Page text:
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United States Department of Agriculture

Agricultural Research Service

Research Project: IMPROVING SOW LIFETIME PRODUCTIVITY IN SWINE

Location: Reproduction Research

Title: Measures of the ovaries and uterus during development of gilts selected for differences in uterine capacity

Authors
item Lents, Clay
item Cushman, Robert
item Freking, Bradley

Submitted to: Journal of Animal Science
Publication Type: Peer Reviewed Journal
Publication Acceptance Date: March 21, 2014
Publication Date: June 1, 2014
Repository URL: http://handle.nal.usda.gov/10113/59652
Citation: Lents, C.A., Cushman, R.A., Freking, B.A. 2014. Measures of the ovaries and uterus during development of gilts selected for differences in uterine capacity. Journal of Animal Science. 92(6):2433-2439.

Interpretive Summary: Selection for increased litter size has led to the development of hyperprolific pigs, which ovulate more fertilizable eggs than their uterus has capacity to support fetuses. An overcrowded uterine environment increases fetal loss and reduces piglet birth weights, which is associated with decreased postnatal survival. Improvements in uterine capacity of swine can be made through direct selection; however, direct estimates of uterine capacity are difficult to obtain. A method to indirectly estimate uterine capacity in developing females is needed for this trait to be incorporated into commercial selection strategies. Scientists evaluated development of the reproductive tract in unique genetic lines of pigs selected for increased uterine capacity and a control line under random selection. They discovered that females selected for increased uterine capacity developed larger reproductive tracts. Scientists were able to visualize and measure the developing reproductive tract of pigs using an ultrasound machine similar to that used in hospitals to monitor pregnancies in women. Estimating uterine capacity with ultrasound before puberty will allow for more effective selection of females for breeding. This will allow for increased productivity of female pigs and reduce postnatal loss of piglets.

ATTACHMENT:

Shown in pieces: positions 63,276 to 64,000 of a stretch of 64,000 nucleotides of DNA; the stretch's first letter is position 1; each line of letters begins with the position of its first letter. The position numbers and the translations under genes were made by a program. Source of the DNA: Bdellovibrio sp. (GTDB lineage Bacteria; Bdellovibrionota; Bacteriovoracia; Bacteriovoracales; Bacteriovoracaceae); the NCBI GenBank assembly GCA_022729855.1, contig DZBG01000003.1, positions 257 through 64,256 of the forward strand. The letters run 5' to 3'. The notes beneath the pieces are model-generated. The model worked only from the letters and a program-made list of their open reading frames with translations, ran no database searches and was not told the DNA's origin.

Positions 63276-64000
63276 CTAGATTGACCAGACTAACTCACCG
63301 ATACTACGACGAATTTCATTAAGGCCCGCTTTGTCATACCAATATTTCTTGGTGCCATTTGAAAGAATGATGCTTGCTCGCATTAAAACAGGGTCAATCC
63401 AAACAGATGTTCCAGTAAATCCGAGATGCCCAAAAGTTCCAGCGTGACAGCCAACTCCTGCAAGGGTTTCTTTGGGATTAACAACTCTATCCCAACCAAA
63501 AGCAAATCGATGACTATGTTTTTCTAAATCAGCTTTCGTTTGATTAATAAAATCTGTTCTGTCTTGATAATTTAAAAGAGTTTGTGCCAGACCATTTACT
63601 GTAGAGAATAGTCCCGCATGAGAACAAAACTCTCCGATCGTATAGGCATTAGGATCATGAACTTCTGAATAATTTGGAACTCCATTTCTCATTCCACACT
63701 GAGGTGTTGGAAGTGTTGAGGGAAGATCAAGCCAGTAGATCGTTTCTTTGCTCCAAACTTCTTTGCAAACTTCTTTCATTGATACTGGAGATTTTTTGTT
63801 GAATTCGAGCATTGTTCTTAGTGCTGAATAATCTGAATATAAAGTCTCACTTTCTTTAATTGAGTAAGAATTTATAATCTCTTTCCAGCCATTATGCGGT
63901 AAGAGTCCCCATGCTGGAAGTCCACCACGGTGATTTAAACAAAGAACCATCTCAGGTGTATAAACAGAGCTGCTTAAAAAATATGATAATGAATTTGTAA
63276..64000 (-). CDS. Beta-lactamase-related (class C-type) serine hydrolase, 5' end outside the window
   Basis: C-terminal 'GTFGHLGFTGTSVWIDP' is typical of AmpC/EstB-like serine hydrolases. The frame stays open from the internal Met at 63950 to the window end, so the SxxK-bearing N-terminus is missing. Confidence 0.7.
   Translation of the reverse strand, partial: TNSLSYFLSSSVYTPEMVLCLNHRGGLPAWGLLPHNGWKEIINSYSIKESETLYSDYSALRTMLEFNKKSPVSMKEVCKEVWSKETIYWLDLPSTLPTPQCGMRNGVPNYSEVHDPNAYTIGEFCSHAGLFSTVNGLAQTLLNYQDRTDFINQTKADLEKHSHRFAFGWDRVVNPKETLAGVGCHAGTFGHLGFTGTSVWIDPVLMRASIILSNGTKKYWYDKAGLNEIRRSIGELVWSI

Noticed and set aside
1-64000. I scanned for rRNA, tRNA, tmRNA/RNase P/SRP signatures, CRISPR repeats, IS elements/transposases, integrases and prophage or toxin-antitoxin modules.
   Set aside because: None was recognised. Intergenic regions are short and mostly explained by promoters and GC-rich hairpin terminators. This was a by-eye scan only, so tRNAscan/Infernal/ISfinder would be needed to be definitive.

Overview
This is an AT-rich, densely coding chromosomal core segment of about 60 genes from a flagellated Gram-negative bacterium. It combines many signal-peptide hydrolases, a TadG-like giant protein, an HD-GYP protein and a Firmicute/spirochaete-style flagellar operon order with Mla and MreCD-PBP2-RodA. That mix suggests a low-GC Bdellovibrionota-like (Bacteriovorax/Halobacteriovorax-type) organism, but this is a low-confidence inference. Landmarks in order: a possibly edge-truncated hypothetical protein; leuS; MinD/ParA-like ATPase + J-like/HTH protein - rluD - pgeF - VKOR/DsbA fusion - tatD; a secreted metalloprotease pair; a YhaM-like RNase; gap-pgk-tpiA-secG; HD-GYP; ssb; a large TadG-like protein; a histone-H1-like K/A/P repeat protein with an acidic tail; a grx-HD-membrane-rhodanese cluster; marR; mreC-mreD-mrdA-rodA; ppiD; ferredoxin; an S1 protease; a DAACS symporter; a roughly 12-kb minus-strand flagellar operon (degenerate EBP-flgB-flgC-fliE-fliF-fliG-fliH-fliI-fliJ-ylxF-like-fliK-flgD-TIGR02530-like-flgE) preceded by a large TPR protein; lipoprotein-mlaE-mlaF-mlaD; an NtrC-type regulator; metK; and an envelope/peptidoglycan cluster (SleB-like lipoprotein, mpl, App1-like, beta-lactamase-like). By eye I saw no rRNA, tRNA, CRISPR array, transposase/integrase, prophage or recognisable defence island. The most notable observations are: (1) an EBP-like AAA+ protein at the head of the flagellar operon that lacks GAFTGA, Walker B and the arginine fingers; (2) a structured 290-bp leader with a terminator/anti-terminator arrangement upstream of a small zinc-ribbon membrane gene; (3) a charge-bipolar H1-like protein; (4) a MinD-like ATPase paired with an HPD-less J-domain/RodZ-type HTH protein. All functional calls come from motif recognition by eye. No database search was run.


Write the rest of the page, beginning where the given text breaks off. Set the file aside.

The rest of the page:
Technical Abstract: Direct selection for uterine capacity (UC) increased the number of live pigs born. A method to indirectly estimate UC in developing gilts is needed for this trait to be incorporated into commercial selection strategies. We tested the hypothesis that selection for UC alters phenotypic characteristics of the reproductive tract of prepubertal gilts and that these changes could be estimated in live animals using transrectal ultrasound (TRU). Gilts from lines selected for UC and a control line (CO) under random selection were submitted for TRU at 130, 150, or 170 d of age and sacrificed 24 h later (n = 10 gilts/line per age). Diameter of the uterine horn was measured (2 to 4 measurements per animal) at TRU. At sacrifice, measurements of the ovary (height, width, length, weight and number of visible follicles > 1 mm) and uterine horn (weight, length, diameter, and endometrial diameter) were taken. There was no line x age interaction for any of the traits. All ovarian traits increased (P < 0.03) with age. Weight and length of the uterine horn was not different at 130 or 150 d, but was increased (P < 0.01) at 170 d of age. Diameter of the uterine horn tended (P = 0.06) to be increased at 170 d compared with 130 or 150 d, but age did not affect (P = 0.38) endometrial diameter. Ovarian weight and width were increased (P < 0.01) and ovarian length and height tended (P = 0.07) to be greater for UC than CO gilts, but the number of visible follicles did not differ. The UC gilts had increased (P < 0.02) weight of uterine horns, which tended (P = 0.09) to be longer than in the CO gilts. Diameter of the uterine horn and the endometrium were greater (P < 0.01) for UC gilts than for CO gilts. Uterine horn diameter measured with TRU was not affected by age or line, and was not highly correlated with any of the measured traits. Selection for increased UC results in larger ovaries and uterine horns, but TRU was not useful for estimating these traits in gilts of the age studied.

Last Modified: 10/25/2014
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